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Burgundy Wave's Chris "UZ" White was one of three SB Nation bloggers to attend the MLS SuperDraft in person (Black and Red United and Brotherly Game were also there). As such, he was able to get some one-on-one time with Colorado Rapids vice president Charlie Wright to talk draft strategy.
One of the more interesting decisions the Rapids made was skipping over left back Michael Tetteh with the 18th overall pick. Tetteh was the final Generation Adidas player left and would have seemed to fit the mold of the kind of fullbacks the Rapids have been using. They instead drafted Eddie Ababio, another fullback who plays similarly.
A: You know, we had a discussion about him and he was actually the other guy we were discussing taking with that pick. He had a very challenging combine and sometimes players come in and play in different leagues, you're not sure of the quality they're bringing to the new one. The coaching staff felt that Ababio showed much better at the combine.
No team is feeling any better about the draft than the Portland Timbers. After Omar Salgado unexpectedly went No. 1, they were able to choose between Darlington Nagbe and Perry Kitchen. No matter what else happened in the draft, Timbers fans have to be happy with Nagbe.
Stumptown Footy's Geoff Gibson was able to interview Nagbe post draft. Among the issues that were touched upon was the circumstances around how he ended up not going No. 1. There was a rumor circulating that he was going to refuse to play for Vancouver. While he admitted to preferring to staying in the United States, where he's lived since moving with his family from Liberia in 2001, he vehemently denied that he'd refuse to play for Vancouver.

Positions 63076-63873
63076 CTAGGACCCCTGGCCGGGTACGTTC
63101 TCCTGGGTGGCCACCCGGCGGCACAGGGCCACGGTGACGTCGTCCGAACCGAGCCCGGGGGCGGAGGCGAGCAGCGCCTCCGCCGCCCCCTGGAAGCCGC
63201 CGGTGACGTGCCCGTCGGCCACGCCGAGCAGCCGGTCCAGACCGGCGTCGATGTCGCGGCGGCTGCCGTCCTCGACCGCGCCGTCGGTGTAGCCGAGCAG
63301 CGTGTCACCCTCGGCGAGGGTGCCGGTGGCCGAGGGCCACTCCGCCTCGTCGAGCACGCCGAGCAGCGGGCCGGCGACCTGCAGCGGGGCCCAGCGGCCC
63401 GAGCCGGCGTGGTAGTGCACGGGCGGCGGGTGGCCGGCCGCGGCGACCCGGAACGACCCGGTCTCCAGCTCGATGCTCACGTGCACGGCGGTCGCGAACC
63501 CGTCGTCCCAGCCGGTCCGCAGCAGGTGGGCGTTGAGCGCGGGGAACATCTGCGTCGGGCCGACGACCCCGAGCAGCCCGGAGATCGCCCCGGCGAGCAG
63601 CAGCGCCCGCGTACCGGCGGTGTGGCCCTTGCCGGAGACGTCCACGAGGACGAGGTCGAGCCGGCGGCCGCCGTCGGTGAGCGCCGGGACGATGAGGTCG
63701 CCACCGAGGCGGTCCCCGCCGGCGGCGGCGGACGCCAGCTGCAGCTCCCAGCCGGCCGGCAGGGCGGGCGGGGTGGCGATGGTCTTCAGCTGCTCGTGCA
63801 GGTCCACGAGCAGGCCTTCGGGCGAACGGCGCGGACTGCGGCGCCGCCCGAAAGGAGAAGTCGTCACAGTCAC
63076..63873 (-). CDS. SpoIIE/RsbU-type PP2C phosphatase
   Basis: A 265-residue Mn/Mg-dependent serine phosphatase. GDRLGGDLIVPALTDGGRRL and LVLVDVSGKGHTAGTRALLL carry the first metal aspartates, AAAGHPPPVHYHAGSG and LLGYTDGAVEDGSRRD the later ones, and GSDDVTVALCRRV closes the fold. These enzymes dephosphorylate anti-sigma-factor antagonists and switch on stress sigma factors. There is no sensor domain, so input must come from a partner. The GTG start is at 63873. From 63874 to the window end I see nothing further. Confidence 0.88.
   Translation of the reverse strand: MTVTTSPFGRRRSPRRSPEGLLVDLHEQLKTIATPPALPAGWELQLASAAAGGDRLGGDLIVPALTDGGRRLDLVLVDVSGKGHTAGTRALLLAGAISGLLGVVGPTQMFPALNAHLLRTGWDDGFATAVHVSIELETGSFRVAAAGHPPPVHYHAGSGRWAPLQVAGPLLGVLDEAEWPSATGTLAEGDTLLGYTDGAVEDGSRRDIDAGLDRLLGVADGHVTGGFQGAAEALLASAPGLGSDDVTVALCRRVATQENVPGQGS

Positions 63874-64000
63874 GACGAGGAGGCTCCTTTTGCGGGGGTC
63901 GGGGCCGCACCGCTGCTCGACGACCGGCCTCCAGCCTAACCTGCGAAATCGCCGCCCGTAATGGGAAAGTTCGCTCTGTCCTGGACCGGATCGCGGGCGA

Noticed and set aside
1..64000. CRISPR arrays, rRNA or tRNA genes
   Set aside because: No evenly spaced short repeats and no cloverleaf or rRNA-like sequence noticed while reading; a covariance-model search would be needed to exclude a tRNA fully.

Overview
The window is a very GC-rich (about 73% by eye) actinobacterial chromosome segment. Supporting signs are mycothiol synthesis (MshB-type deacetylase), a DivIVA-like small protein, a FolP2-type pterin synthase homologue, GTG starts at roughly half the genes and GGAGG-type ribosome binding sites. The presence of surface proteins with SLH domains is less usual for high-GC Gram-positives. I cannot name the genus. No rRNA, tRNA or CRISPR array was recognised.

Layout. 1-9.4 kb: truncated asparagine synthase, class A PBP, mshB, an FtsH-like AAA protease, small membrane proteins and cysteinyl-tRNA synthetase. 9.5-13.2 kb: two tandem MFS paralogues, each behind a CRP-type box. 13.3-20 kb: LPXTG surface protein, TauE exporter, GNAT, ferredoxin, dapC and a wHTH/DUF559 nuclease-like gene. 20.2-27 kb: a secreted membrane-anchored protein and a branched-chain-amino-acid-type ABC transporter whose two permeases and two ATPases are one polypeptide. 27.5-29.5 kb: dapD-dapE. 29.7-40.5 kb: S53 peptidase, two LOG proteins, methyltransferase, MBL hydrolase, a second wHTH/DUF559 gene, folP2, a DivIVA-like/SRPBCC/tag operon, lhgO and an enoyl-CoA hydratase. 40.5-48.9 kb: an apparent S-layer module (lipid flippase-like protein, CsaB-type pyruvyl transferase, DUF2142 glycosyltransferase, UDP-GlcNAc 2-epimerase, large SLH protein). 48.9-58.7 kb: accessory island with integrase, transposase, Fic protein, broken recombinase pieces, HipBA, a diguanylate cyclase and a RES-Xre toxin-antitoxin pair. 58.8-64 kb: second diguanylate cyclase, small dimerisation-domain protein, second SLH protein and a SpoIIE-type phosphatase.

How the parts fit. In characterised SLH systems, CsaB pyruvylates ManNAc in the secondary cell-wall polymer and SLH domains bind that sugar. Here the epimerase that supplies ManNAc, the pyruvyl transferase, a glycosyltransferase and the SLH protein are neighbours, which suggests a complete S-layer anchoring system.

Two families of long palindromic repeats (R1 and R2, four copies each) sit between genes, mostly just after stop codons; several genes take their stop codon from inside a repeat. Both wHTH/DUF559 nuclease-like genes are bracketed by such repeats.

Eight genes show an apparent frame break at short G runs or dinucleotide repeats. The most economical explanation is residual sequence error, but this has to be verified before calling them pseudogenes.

"I would have gladly played for Vancouver. I would have played for anyone."
Nagbe went on to talk about how excited he is to playing in front of supporters like the Timbers Army. When he was told that fans have already been coming up with chants for him, he seemed almost embarrassed.
"Never had anyone chant my name before so it's awesome that fans are making chants for me. I know that the fans are really dedicated and I'm really excited."
One of the bigger surprises of the MLS SuperDraft was Sporting Kansas City taking James Madison University product CJ Sapong with the 10th overall pick. Sapong was largely projected as a late-first rounder or a second rounder. He put up solid numbers in college, socring 37 goals and registering 21 assists in four years, but wasn't exactly playing against big-name opponents. His stock apparently rose considerably at the MLS Combine.
The Daily Wiz's Andy Edward had a chance to chat with SKC's newest addition.
The Daily Wiz: CJ, first of all, thanks for the time and congratulations on being a first round pick in the MLS draft. Could you go ahead and talk about some of the things that you already know about Sporting KC?
Well, the club I I know first of all, the staff is really great. The little time that I've been out here since getting picked, I'm feeling great vibes and I feel so comfortable right now. At the combine, they were the very first team I met with and from the get-go, the vibes were very strong. It was just a great interview. It wasn't like the normal interview per se. I was able to be myself. The questions they asked me were just questions that I felt were really comfortable. One of the questions they asked me was "what was the greatest goal I've scored in my career," and something like that, me being a forward, I just rolled over. I kind of went off on a little tangent, but I think it kind of spoke to the face of how comfortable I was with them from the get-go. It was the start of a great, great relationship, and I'm looking forward to working hard and being an impact player.